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SYDNEY, AAP – Shares on the Australian market have slipped slightly, following the US lead, and most sectors were lower.

The S&P/ASX200 benchmark index was lower by 10.3 points, or 0.15 per cent, to 6846.6 at 1200 AEDT on Thursday.

The All Ordinaries was down by 13.8 points, or 0.19 per cent, at 7120.0.

Financials and health were lower by 0.21 per cent, while information technology had the greatest decline of 2.02 per cent.

The materials sector was the standout, up by 1.04 per cent.

US markets were mostly lower as investors moved from big tech stocks to energy shares.

The move came as oil prices rose for a ninth day, supported by producer supply cuts and hopes vaccine rollouts will drive demand.

Investors shrugged off remarks by US Federal Reserve Chairman Jerome Powell, who reassured investors that interest rates will remain low to spur the economy and jobs growth, but gave no new insights on monetary policy.

The Dow Jones Industrial Average rose 61.97 points, or 0.2 per cent, to 31,437.8, the S&P 500 lost 1.35 points, or 0.03 per cent, to 3,909.88 and the Nasdaq Composite dropped 35.16 points, or 0.25 per cent, to 13,972.53.

Earnings reports continued on the ASX.

AMP shareholders will not receive a final dividend for 2020 after the financial services provider endured a tough 12 months and takeover talks with Ares Management fell through.

AMP was advised by US-based Ares that it will not continue with its $1.85 per share takeover bid, but talks about AMP Capital continue.

In full-year results, AMP reported an underlying net profit of $295 million, compared with $439 million the previous year, reflecting the impacts of COVID-19.

Shares were down about nine per cent to $1.39.

Telstra’s first-half profit slipped 2.2 per cent to $1.1 billion, after phone sales and global roaming declined during the pandemic, as well as other revenue.

The carrier said net profit after tax was down after COVID-19 and the continued costs of customers migrating to the National Broadband Network reduced earnings.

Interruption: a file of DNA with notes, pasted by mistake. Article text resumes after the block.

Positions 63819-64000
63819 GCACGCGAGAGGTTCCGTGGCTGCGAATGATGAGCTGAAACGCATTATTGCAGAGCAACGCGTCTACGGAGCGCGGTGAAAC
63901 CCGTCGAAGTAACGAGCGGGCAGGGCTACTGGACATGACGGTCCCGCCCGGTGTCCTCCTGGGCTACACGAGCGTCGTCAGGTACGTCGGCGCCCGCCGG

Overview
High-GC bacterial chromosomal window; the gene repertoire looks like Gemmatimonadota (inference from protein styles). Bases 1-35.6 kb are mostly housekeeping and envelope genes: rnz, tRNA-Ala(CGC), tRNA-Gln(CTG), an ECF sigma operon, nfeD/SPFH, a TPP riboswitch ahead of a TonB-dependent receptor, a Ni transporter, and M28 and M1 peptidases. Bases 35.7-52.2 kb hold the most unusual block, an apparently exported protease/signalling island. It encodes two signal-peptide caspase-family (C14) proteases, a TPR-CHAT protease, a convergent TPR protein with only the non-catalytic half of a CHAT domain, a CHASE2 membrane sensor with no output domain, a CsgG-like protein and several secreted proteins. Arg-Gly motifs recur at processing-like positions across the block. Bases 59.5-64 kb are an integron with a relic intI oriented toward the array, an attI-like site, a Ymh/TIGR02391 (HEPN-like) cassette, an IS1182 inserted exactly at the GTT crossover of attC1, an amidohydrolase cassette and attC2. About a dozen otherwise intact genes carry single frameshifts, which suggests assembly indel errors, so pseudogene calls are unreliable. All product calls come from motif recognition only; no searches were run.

Shareholders will receive an interim dividend of eight cents per share, including a special dividend of three cents per share. The payout was the same as at this time last year.

Shares were up 2.36 per cent to $3.24.

Energy generator and retailer AGL reported a massive bottom-line loss and says the outlook for the rest of this financial year looks challenging.

The net loss was $2.3 billion for the six months ended December, compared to a profit of $323 million in the previous corresponding half year.

AGL will pay a first-half dividend of 41 cents per share.

Shares were up 0.44 per cent to $11.21.

Crown Resorts has promised “root and branch’ changes to satisfy regulators threatening to deny it a Sydney gaming licence, ahead of the April expiry of the venue’s liquor licence.

Crown chair Helen Coonan has acknowledged a damning inquiry report into the group’s activity that found “serious conduct, culture and compliance issues that clearly do not accord with our values”.

Two directors aligned to majority shareholder and non-director James Packer have already quit Crown’s board.

Shares were higher by 0.91 per cent to $9.90.

Commonwealth Bank shares were higher by 0.65 per cent to $86.68 after Wednesday’s first-half earnings. The other members of the big four were lower.

In mining, BHP was up 1.07 per cent to $45.54, Fortescue gained 0.67 per cent to $23.91 and Rio Tinto climbed 1.61 per cent to $119.33.

The Aussie dollar was buying 77.13 US cents at 1200 AEDT, lower from 77.38 US cents at Wednesday’s close.